In response to Miguel’s post, here are my thoughts:
I’m sure at least one of the VMware dudes Miguel was talking to was once a Windows System Administrator. I’m also sure that that same VMware dude cringed at the thought of needlessly putting multiple services on a single VM. He probably thought that as long as the customer had enough money for Windows Server licenses, compute and disk resources, that one should obviously separate each service into their own server. Now, to take a step back, let us say that, yes, it certainly is possible to put all the services you mentioned, vCenter, SQL 2008, VUM, and maybe even SRM on the same box, whether virtual or physical. But of course, whether this is possible or not is not in question. It’s whether it should or should not be done in the first place. I’m going to pull out the age old consultant’s answer and say, “It depends.”
It depends on if the customer has the budget for more Windows or SQL licenses. Does the customer have the compute and disk resources for several more servers? Is there already an existing SQL box or cluster that could be used? Is a DBA on staff, or at least a competent Windows Server admin? Does the customer’s environment even need a full blown SQL installation or would SQL Express do fine?
Now I’m coming from a background of government contracting where money is usually thrown at such projects. Resources for such an implementation are little thought about because they’re going to be there no matter what. This question could impact SMBs more, but probably not large corporations.
I think there are certainly right and wrong ways to implement based on circumstances. On the one hand, if you have the licenses, compute, disk, and administrative resources, I say absolutely, put each service on it’s own separate box. In more constrained environments, you may need to double up two or more services.
That’s not the least of it. Recovering from a failed VM will cost you less in time, effort, and hopefully, money. With an “all your eggs in one basket” approach, if one VM goes down, is somehow unrecoverable, then you’ve lost a lot of data. Separating your services reduces the liklihood that any one VM failure/loss will result in mutlitple services lost.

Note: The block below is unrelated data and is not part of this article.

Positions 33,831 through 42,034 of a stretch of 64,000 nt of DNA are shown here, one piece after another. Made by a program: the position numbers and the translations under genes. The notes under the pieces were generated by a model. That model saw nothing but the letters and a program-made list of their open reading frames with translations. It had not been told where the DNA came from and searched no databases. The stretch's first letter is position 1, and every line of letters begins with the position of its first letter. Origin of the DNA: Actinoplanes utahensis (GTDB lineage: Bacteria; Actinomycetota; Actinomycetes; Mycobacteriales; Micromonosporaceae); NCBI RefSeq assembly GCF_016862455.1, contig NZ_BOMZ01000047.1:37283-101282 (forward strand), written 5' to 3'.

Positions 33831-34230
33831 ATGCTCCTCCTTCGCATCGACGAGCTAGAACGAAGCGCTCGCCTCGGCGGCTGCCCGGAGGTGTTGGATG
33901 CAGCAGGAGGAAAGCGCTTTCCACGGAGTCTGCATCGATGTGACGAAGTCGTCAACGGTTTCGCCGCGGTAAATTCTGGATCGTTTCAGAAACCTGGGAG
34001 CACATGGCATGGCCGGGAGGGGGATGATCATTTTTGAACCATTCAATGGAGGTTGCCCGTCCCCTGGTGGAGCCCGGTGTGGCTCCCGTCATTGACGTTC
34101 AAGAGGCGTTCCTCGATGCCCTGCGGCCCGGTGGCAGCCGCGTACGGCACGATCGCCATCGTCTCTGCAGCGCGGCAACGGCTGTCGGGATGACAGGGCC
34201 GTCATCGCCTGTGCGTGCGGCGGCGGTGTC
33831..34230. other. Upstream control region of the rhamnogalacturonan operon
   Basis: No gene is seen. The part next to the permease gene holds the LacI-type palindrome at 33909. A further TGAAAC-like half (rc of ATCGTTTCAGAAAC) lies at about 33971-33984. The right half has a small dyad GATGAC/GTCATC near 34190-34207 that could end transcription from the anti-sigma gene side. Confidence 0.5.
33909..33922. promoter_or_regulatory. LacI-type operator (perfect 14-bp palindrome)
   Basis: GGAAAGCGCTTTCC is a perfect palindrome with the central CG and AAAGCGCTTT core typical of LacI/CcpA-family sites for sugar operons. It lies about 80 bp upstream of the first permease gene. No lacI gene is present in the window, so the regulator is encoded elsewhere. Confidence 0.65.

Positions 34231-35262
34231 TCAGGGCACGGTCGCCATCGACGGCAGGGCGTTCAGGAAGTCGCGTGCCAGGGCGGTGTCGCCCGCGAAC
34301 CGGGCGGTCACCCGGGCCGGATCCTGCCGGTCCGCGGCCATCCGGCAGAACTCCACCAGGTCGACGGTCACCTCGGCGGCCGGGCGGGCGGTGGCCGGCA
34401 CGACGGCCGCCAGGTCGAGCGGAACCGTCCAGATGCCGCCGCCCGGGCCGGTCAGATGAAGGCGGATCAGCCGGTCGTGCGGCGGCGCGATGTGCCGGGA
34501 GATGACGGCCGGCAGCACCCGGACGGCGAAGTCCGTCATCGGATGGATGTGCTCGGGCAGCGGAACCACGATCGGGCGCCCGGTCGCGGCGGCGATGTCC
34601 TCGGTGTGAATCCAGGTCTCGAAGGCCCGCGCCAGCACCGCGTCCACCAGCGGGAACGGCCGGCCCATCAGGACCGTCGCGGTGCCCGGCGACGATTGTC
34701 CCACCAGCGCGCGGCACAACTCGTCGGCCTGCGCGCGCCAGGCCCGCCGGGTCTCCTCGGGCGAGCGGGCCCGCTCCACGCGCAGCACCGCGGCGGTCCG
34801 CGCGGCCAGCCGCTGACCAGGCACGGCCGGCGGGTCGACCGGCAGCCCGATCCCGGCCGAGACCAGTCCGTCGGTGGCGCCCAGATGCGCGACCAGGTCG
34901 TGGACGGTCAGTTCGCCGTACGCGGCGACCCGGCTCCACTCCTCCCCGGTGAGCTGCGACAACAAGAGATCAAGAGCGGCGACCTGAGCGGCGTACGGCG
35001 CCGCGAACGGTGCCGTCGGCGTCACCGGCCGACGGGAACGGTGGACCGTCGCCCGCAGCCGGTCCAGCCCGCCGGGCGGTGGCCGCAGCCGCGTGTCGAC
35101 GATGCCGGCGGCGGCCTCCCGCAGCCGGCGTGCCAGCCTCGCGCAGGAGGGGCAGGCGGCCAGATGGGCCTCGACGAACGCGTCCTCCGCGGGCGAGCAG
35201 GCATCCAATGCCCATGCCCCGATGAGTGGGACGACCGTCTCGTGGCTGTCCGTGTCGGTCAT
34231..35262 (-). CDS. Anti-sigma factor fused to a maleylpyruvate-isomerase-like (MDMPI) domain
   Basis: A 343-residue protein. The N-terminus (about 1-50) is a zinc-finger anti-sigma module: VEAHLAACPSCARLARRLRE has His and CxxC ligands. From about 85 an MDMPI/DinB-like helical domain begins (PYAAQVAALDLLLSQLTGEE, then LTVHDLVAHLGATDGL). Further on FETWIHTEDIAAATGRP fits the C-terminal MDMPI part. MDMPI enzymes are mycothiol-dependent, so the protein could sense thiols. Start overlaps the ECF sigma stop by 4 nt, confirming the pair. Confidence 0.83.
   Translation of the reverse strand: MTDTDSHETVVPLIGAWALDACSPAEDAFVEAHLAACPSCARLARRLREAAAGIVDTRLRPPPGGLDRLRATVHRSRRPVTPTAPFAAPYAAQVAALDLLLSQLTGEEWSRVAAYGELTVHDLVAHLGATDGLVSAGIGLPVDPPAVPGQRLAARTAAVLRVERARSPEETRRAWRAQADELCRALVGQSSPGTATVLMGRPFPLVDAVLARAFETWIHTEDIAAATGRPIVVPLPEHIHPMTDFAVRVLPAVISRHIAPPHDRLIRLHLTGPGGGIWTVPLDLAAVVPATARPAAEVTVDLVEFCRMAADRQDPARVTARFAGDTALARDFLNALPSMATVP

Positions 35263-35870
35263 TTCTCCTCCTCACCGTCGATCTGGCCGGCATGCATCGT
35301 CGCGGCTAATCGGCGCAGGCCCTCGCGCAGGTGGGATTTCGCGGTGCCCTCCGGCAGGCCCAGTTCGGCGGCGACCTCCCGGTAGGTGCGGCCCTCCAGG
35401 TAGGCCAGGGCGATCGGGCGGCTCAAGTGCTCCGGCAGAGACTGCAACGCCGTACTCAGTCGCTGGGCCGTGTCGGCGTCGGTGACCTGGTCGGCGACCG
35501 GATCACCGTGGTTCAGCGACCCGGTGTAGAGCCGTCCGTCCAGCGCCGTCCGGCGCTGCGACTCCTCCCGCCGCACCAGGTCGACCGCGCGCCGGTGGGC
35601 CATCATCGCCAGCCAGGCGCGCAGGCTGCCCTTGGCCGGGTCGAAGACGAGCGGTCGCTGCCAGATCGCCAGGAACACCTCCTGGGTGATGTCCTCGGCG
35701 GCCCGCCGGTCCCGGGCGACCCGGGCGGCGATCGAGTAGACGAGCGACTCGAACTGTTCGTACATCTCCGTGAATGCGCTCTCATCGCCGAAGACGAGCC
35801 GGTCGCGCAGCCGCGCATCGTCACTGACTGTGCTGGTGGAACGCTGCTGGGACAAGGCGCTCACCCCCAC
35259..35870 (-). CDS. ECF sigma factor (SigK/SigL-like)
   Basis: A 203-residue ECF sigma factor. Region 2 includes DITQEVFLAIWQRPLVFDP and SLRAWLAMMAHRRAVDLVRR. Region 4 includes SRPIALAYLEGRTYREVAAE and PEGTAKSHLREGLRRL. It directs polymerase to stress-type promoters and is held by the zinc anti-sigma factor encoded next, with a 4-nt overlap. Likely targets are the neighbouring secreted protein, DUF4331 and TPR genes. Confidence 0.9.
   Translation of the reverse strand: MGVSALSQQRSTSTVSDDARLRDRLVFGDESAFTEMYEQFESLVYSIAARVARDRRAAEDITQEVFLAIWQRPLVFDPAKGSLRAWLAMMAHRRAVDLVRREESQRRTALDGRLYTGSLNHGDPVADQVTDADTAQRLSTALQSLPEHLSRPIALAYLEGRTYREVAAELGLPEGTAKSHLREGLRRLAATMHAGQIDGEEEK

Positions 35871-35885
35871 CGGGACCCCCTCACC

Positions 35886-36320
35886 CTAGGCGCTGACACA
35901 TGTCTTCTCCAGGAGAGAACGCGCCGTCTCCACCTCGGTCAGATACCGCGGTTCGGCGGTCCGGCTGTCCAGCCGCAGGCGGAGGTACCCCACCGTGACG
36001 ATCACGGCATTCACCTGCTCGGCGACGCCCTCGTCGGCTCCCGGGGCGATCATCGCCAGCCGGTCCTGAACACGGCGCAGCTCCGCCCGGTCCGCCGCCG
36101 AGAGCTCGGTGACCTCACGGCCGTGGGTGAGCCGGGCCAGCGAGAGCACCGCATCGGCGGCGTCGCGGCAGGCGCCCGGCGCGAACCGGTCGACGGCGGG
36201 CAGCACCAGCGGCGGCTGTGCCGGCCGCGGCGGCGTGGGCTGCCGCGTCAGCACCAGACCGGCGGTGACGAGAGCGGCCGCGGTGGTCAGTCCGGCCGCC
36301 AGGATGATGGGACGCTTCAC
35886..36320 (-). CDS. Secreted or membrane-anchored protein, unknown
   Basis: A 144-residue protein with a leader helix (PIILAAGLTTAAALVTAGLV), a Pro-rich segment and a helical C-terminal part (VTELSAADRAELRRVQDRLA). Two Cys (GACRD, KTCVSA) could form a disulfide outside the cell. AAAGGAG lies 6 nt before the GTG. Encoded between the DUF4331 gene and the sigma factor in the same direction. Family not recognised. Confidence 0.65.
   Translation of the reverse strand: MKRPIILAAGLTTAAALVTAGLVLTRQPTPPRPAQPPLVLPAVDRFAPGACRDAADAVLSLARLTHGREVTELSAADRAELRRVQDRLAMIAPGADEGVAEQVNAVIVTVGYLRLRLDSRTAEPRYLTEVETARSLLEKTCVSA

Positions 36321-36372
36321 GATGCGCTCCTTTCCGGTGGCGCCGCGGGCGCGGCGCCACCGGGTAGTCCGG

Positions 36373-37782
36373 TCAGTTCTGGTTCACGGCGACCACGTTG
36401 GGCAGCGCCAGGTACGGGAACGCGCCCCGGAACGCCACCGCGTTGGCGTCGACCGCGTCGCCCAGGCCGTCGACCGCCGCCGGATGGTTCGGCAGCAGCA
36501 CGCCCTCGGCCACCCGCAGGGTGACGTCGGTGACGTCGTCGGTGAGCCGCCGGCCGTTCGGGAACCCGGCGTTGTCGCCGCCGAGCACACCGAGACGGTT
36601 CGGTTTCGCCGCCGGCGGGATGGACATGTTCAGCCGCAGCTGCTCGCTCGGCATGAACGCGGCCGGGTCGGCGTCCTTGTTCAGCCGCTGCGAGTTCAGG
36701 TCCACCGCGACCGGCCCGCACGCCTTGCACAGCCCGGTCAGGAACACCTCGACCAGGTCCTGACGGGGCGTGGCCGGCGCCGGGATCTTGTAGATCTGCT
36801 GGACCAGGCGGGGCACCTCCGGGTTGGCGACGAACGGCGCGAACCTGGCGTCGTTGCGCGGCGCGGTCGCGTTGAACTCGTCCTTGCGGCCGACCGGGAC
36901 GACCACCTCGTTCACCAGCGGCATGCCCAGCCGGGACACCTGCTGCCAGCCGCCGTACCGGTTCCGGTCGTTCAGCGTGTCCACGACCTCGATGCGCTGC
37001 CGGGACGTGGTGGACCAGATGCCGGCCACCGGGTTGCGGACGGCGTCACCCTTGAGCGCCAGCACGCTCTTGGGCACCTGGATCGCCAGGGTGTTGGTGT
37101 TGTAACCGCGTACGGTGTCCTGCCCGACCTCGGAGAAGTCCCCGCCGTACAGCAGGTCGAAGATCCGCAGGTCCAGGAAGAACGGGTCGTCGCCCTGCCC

So I was having a discussion with a few fellow VMware dudes, and we were discussing the vCenter installation methods. One train of thought is to install vCenter, VUM, SQL 2008,, and SRM on 1 VM with 2 vCPUs, 4 GB of memory an a 100 GB drive, Monitor for performance and adjust as required by analyzing the performance data. I have alwbeen doing installations this way lately without issue. I have also done installations on dedicated SQL boxes \ VMs. I have gotten good performance out of the environment with having all services on a single VM. In larger environments of 20 or more hosts and 300 + VMs, I have used a dedicated SQL server. The SRM documetation recommends a separate server for the SRM installation, but I have not seen any issues with it on the same box, and there was not any performance degradation in an…
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This post is the third in a series dedicated to helping you set up your update infrastructure in vSphere 4.1. Part I is about installing and configuring Update Manager. Part II shows you how to install and configure the Update Manager Download Service. As the last in this series, this post will explain how to patch your ESX/ESXi hosts.
So during my first data center virtualization project, I had to write up a series of documents for internal reference. These documents were to help us perform a standard installation at each site we migrate. I thought it would be helpful to post them for anyone else looking to perform these tasks, as well. This series of posts is about VMware Update Manager 4.1U1 and its associated Update Manager Download Service. It appears in three posts because the topic can be logically separated into three steps: installing and configuring VUM, installing and configuring UMDS, and a patching guide once your initial update infrastructure is in place. This post, as you can see, is part I. Let me know if it helps you out or if I missed something. All the best!